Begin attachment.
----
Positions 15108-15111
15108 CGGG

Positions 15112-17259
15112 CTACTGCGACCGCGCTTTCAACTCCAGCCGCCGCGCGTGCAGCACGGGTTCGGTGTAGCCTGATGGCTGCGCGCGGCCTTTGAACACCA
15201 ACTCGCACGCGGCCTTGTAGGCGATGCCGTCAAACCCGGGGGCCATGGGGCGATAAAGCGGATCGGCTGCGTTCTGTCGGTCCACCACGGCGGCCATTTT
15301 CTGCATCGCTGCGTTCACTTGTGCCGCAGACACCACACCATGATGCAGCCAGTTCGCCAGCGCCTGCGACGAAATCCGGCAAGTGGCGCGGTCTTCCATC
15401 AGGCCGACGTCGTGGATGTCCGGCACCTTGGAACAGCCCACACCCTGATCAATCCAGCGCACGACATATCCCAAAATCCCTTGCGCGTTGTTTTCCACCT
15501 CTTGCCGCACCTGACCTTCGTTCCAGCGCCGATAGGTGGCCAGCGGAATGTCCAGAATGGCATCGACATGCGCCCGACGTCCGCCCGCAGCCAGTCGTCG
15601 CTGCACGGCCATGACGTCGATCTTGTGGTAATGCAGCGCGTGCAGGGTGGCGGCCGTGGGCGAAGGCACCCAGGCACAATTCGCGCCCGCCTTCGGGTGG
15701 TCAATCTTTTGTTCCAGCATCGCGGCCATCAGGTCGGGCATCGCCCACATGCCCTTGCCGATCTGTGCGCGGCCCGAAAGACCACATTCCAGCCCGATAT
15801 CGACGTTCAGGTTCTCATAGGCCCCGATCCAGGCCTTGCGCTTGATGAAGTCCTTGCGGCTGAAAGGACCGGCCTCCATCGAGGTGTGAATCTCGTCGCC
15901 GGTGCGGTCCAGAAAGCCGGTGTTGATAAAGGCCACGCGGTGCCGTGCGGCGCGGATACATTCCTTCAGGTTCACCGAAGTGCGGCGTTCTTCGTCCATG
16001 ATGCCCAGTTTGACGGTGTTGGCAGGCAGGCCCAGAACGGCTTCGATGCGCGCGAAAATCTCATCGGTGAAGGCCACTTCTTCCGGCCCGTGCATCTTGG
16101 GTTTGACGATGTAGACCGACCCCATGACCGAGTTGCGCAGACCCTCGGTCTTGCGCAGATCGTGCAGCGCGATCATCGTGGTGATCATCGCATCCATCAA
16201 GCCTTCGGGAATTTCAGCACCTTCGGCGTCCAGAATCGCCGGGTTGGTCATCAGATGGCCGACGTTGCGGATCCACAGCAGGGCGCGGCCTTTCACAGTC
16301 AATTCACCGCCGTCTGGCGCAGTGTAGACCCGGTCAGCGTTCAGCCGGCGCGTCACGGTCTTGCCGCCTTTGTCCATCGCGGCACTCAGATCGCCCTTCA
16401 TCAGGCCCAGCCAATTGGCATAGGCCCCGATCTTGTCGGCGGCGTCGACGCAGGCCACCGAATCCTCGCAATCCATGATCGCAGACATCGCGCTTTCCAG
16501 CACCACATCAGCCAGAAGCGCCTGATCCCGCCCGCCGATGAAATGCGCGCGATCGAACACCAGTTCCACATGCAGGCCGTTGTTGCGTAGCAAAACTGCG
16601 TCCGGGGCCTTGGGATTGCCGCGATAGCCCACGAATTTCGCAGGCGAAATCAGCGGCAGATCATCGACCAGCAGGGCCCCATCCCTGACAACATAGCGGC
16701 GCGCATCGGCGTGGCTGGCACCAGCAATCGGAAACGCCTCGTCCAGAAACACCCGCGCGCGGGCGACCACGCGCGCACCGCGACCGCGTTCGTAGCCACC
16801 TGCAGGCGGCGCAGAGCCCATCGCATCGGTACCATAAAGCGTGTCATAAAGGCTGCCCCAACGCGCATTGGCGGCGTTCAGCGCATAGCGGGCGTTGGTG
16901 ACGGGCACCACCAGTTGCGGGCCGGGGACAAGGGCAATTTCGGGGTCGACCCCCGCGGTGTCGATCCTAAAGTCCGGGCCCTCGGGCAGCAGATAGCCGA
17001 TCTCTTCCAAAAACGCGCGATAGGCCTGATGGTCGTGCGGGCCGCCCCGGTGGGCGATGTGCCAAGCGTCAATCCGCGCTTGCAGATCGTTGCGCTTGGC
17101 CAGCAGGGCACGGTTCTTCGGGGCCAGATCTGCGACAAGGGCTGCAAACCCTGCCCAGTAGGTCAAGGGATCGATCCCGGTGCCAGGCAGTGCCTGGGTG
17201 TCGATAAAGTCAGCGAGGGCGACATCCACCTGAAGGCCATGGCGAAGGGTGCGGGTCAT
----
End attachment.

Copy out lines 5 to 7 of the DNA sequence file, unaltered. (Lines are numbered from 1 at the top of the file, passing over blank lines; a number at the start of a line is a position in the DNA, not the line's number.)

15201 ACTCGCACGCGGCCTTGTAGGCGATGCCGTCAAACCCGGGGGCCATGGGGCGATAAAGCGGATCGGCTGCGTTCTGTCGGTCCACCACGGCGGCCATTTT
15301 CTGCATCGCTGCGTTCACTTGTGCCGCAGACACCACACCATGATGCAGCCAGTTCGCCAGCGCCTGCGACGAAATCCGGCAAGTGGCGCGGTCTTCCATC
15401 AGGCCGACGTCGTGGATGTCCGGCACCTTGGAACAGCCCACACCCTGATCAATCCAGCGCACGACATATCCCAAAATCCCTTGCGCGTTGTTTTCCACCT